Monsanto Roundup Cancer litigation continues to grow with recent actions filed in Alabama, Oklahoma, and Georgia adding to the over 800 lawsuits already filed nationwide.
The litigation against Monsanto began after a March 2016 World Health Organization declaration that there was sufficient evidence to classify the weed killer glyphosate – better known by its commercial name Roundup – as “probably carcinogenic to humans. More recently, on June, 7 2017, glyphosate was added to California’s list of chemicals that can cause cancer. The state keeps a list of carcinogenic chemicals because of a law commonly called Proposition 65, which “requires businesses to provide warnings to Californians about significant exposures to chemicals that cause cancer, birth defects or other reproductive harm.”
This raised consciousness of the dangers of glyphosate exposure has caused many patients with non-Hodgkins lymphoma to re-examine their previous contact with Roundup. It is not a trivial concern. The WHO has concluded that scientific research indicates glyphosate is a “probable” carcinogen in humans. Their International Agency for Research on Cancer, is considered the gold standard for cancer research. In 50 years, not a single “probable” human carcinogen it has identified has been shown later to not cause cancer.
Monsanto has predictably denied the dangers of glyphosate. They insist that Roundup creates no risks to human health or to the environment, and have even categorized the weed killer as being “safer than table salt” and “practically non-toxic.” However it was revealed in a mass litigation in federal court claims that Monsanto’s toxicology manager ghostwrote parts of a scientific report in 2013 that was published under the names of several academic scientists, and his boss ghostwrote parts of another in 2000. Those same studies have been integral to Monsanto’s insistence to the EPA and the public that glyphosate is perfectly safe to humans and denying any claims linking it to cancer.
Roundup is the single most widely used weed killer in the world and permeates even the most remote corners of our food chain. Only last week, it was announced that small traces of glyphosate had been found in samples of Ben & Jerry’s ice cream. The company, known for it’s environmental advocacy, is struggling to find how glyphosate infiltrated their supply chain and even suspects the source might not be in their direct supply chain.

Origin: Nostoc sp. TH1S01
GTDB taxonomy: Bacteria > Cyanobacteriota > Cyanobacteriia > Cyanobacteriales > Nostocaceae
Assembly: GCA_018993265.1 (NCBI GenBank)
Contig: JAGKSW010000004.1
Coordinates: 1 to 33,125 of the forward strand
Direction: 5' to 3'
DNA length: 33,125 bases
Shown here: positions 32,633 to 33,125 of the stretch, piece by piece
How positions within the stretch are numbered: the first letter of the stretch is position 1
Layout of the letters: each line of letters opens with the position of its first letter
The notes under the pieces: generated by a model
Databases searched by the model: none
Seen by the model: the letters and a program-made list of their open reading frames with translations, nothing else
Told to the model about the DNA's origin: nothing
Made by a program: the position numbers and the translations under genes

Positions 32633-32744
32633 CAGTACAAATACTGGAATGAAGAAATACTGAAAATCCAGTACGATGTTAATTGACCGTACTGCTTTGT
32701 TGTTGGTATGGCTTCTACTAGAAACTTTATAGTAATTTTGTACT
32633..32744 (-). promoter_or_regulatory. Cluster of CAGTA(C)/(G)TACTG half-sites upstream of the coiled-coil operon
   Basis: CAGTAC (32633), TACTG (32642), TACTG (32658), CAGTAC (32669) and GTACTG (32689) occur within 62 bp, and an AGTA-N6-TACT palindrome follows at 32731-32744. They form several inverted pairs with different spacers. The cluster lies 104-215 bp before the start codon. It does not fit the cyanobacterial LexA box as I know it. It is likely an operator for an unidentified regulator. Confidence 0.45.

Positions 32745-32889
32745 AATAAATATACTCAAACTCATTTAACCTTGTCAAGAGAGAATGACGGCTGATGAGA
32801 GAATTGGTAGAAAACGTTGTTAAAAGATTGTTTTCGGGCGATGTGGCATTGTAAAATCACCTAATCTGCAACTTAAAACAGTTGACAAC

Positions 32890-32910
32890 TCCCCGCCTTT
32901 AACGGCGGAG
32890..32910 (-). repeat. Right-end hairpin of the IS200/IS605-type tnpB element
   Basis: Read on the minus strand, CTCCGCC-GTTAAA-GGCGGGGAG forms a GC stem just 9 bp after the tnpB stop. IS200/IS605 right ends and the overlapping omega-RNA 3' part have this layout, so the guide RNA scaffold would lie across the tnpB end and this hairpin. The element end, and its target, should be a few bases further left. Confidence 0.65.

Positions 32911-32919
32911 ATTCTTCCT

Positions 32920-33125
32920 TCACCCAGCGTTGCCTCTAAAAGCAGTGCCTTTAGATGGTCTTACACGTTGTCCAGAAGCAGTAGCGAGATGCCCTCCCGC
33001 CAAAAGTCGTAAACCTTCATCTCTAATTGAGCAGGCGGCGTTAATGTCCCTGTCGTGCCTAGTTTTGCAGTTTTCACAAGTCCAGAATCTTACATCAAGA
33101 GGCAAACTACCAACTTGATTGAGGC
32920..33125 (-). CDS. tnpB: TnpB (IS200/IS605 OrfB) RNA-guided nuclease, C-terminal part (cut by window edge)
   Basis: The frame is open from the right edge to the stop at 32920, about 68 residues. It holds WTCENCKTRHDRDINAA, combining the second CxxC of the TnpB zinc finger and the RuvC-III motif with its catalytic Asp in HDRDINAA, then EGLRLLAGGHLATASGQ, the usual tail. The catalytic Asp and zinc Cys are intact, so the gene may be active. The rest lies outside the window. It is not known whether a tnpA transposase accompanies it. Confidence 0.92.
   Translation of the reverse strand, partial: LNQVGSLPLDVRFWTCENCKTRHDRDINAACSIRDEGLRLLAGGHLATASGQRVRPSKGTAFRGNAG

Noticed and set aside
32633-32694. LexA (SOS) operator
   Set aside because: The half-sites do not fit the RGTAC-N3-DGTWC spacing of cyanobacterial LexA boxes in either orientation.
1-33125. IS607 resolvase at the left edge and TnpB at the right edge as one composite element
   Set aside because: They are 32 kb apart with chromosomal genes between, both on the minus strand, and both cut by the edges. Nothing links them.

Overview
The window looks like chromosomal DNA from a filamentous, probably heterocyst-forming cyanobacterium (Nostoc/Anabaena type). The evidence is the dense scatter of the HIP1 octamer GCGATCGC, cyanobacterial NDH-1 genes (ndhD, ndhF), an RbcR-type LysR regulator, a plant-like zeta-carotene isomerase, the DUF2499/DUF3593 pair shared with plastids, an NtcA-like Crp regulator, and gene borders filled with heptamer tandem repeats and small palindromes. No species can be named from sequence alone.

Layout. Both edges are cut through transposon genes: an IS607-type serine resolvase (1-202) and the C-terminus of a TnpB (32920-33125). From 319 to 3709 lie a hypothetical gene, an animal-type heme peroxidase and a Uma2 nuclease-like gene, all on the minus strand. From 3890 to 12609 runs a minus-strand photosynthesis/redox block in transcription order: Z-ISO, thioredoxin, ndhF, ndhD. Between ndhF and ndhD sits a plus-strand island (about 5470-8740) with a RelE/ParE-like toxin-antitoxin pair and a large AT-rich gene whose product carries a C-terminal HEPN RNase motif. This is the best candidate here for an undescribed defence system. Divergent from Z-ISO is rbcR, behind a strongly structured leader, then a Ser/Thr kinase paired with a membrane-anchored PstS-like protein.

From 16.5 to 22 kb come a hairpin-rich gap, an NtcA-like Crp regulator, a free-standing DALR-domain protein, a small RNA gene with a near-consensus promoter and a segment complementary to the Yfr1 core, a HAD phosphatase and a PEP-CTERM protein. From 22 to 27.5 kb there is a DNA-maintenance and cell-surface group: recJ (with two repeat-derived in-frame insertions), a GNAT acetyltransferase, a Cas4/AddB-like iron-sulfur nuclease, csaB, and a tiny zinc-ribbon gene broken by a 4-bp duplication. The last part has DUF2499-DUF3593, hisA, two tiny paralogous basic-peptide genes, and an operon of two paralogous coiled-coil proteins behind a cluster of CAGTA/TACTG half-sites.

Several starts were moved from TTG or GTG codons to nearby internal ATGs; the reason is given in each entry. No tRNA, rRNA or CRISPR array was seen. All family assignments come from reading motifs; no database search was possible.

Glyphosate has also been found in other well-known food brands and those manufacturers are similarly puzzled to how appeared. The most logical explanation is that like it or not, Roundup is used commercially in almost every step of the food chain. Consumer and environmental groups have been left responsible in testing for glyphosate in food, because, while the government routinely tests foods for a variety of pesticides, it does not regularly test for glyphosate. Consider for a moment, that in 2011 the Agriculture Department conducted a special test of 300 soybean samples for glyphosate and found the herbicide in 271 of them. Soy is one of the largest commodities in the food chain, and is an ingredient in many of the foods we consume each day.
But those most at risk from glyphosate exposure are people who work with Roundup every day. Farmers, agricultural workers, landscape workers, and sports maintenance workers, just to name a few, spend their careers regularly using and being exposed to the weed killer. The plaintiffs in many of the current Monsanto Roundup cancer cases often represent these professions. The safety standards used by these victims for glyphosate are based on studies from the 1980s, when use of glyphosate-based herbicides (GBHs) was a fraction of what it is today. It’s time to reassess glyphosate safety standards in spite of Monsanto’s insistence of Roundup’s safety.
While there is direct evidence linking glyphosate to non-Hodgkin lymphoma, Monsanto continues to proclaim the Roundup is harmless. There is no doubt the almost $5 billion in revenue the company made from the weed killer clouds Monsanto’s judgment. They continue to actively attempt to suppress any evidence that might harm sales – or reveal they knowingly sell a dangerous product
At Saunders & Walker we continue to represent consumers harmed by defective products and medical devices. If you feel you or a loved one might have developed cancer or other medical conditions after repeated exposure to Roundup, please call us for a free consultation.